According to the Gorchakov Fund’s website, a “series of meetings” also took place on June 18 this year with a group of “Scottish experts” in Edinburgh. This involved a Chatham House rules roundtable, followed by a session at Holyrood.
The Fund’s website stated: “The main topic of the discussion was [sic] current state of Russian-British relations and prospects of their improvement in different areas (politics, economy and public diplomacy).”
UK participants, the web-page added, included SNP MSP Alex Neil, Sillars, Midlothian Tory councillor Peter Smaill, an Oxford University professor and Walker. Neil and Sillars have appeared on RT.
The website also made clear that Pritsepov’s office was involved in the sessions: “The Consulate General of Russia in Edinburgh provided support in organizing the events.”
The Russian side was represented by figures including Alexey Gromyko, who is Director of the Institute of Europe at the Russian Academy of Sciences (RAS), a network of bodies chartered by the Russian Federation. Gromyko’s grandfather Andrey was the Soviet Union’s top diplomat for nearly three decades and dubbed ‘Mr No’ and ‘Grim Grom’ in the West.
The younger Gromyko has previously referred to the Salisbury poisonings as the “so-called ‘Skripal case’” and has written: “Those who are afraid of today’s Russia need to see a psychologist.” He has also called for a new permanent conference on European security with Russian participation.
Elena Ananyeva, Head of the Center for British Studies at the Institute of Europe RAS, was also present, as was Mikhail Alexandrov, described as a military expert at the Moscow State Institute of International Relations, which is run by Russia’s foreign affairs ministry.
Tom Walker and I met a group of young Russian students at St. Andrews University last September, after coming back from Russia. They saw Putin as a stabiliser after what was the disastrous 10 years of Yeltsin, when the oligarchs stole the state assets and ruined families.
“I think the important thing is that Russia does not have 150 million Putins, and that he is mortal; and dialogue and engagement now, between peoples will enable Russia to find its new system.”
He said the purpose of the group is to speak to Russians about what they think about their own country: “If tensions are to ease [between the UK and Russia], and bridges are to be rebuilt, then understanding each other better, and employing respect for others no matter how different are the governing systems, seems essential.”
Sillars said the group met “four or five” think tanks during the Russia trip. On the Edinburgh leg, he said: “We set up the roundtable where we would have a proper Chatham House rules discussion with our Russian colleagues, and then tried to get some contact with Scottish politicians to have them listen to a Russian point of view. Alex Neil organised a meeting for us in the Parliament.”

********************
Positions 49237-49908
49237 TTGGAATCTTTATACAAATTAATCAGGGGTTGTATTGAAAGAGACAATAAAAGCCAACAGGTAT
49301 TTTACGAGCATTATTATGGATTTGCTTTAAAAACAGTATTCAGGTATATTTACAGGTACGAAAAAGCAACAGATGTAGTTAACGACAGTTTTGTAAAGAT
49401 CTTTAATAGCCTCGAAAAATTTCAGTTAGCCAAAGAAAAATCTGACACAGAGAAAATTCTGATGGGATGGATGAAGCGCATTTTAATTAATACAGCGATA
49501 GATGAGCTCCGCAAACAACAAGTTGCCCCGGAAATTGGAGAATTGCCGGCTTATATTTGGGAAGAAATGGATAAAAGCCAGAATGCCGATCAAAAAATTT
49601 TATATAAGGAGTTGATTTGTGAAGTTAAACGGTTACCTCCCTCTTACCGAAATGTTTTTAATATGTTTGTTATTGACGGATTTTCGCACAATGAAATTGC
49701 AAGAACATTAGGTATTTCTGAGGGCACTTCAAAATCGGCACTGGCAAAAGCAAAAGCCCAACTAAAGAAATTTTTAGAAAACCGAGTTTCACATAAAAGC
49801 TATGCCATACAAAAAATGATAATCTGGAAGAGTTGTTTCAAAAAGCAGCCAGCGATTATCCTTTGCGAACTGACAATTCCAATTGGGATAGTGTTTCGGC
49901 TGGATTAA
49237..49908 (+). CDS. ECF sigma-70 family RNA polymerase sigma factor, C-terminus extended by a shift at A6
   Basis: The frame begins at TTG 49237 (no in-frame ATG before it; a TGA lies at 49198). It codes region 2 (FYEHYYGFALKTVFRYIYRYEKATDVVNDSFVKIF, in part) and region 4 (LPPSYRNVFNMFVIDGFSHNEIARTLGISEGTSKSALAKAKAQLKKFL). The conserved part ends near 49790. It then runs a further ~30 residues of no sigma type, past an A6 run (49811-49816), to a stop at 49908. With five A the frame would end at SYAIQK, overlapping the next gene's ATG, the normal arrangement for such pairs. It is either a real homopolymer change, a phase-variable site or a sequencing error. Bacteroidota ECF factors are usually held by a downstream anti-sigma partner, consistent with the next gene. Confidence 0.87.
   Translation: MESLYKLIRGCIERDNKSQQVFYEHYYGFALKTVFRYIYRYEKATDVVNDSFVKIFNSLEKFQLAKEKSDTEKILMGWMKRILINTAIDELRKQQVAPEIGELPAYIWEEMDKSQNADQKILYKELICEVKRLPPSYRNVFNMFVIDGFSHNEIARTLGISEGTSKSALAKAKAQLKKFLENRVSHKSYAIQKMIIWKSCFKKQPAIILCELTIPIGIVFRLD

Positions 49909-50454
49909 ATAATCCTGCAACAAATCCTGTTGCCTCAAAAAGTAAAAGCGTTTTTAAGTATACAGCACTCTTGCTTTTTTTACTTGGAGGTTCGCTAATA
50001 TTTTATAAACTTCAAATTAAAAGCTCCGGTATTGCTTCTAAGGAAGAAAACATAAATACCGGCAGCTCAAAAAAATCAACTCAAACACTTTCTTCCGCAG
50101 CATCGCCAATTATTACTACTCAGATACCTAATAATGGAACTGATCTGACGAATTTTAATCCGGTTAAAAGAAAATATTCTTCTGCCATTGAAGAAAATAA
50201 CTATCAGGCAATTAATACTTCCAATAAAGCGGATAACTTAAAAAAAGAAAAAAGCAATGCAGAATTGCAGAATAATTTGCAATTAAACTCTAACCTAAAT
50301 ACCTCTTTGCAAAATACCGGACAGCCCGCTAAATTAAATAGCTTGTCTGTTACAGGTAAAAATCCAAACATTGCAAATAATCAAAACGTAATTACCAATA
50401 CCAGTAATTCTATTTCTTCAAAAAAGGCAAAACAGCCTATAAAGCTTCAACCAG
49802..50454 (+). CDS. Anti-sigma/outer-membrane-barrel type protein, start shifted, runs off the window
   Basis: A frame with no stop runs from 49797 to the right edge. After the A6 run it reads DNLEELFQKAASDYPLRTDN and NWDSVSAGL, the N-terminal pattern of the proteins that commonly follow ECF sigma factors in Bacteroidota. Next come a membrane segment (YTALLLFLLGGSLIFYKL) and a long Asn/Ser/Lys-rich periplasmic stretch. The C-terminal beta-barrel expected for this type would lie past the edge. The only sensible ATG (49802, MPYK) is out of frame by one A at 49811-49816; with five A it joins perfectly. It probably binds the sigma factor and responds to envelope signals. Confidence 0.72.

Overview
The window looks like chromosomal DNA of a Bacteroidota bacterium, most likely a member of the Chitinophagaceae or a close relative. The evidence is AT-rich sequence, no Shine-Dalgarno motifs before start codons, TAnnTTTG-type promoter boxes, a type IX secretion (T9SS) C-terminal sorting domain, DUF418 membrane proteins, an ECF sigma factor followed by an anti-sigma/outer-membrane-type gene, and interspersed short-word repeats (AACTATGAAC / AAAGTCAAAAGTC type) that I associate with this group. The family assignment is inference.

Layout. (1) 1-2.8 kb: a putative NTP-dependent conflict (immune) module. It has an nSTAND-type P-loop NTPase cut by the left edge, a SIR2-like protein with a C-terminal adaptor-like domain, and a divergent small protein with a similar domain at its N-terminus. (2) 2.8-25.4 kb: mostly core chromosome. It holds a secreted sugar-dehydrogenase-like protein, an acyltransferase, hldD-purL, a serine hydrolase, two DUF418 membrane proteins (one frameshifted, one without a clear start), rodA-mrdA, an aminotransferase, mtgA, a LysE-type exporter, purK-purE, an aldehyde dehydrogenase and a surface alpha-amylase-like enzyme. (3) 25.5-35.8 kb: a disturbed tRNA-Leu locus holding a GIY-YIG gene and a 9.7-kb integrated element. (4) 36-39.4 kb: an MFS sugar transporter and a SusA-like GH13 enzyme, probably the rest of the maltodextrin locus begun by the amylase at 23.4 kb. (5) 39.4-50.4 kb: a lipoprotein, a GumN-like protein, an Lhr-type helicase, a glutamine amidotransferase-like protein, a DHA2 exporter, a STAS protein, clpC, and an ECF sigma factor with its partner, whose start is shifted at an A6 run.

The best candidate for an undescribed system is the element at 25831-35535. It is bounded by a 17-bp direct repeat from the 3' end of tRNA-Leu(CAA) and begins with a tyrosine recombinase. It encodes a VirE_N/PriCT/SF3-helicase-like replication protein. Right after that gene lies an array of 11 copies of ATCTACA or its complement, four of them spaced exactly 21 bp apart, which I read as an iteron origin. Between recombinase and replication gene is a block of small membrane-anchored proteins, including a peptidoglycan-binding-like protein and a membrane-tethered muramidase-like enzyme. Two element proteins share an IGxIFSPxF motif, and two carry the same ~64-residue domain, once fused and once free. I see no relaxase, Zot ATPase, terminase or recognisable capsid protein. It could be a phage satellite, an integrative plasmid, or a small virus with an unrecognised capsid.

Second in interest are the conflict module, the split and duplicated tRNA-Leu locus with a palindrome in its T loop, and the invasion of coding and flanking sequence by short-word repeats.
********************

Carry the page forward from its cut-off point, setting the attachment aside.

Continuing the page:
He also confirmed that the group used the New Club dinner to introduce themselves to Pritsepov, adding that the event was hosted by the diplomat.
Sillars said: “It would be very helpful if some of the politicians started to talk to Russian politicians, to see what they are thinking.”
On the SNP leadership’s position towards Russia, Sillars described it as an “an echo chamber of the Cold Warriors down in Westminster”.
The SNP veteran said Sturgeon was not told about the group, as there was "no need" to inform her.
Neil said of the meeting in Parliament: “It was an informal chat about the state of play and relationships between the UK and Russia.”
It has also emerged that a Holyrood CPG on Russia that folded in 2017 due to a lack of interest has been revived.
Lyle told the Herald on Sunday that, during tea at the Consulate General office in Edinburgh, he was asked about re-starting the CPG.
Asked whether Pritsepov's office would be providing the secretariat for the CPG, the MSP said he understood that no decision had been made.
However, Green MSP Andy Wightman, who is the co-convener of the Russia CPG, said his MSP office would be responsible for the secretariat.
McDonald, who has previously accused Russia of sowing division in the independence debate, added: “Putin’s government is responsible for shocking levels of poverty and inequality; a continuous and brutal crackdown of human rights; the hunting and hounding of political activists, journalists and civil rights campaigners; aggression towards Russia’s small, independent and sovereign neighbours and, not least, a chemical weapons attack in the UK which resulted in the death of Dawn Sturgess.
“The government of Russia is not a normal government and it must be understood that relations with them cannot be normal whilst this pattern of undermining everything that we in Scotland respect - equality, the rule of law, the international institutions that secure peace and prosperity - continues.”
Source: “The Herald” (Scotland)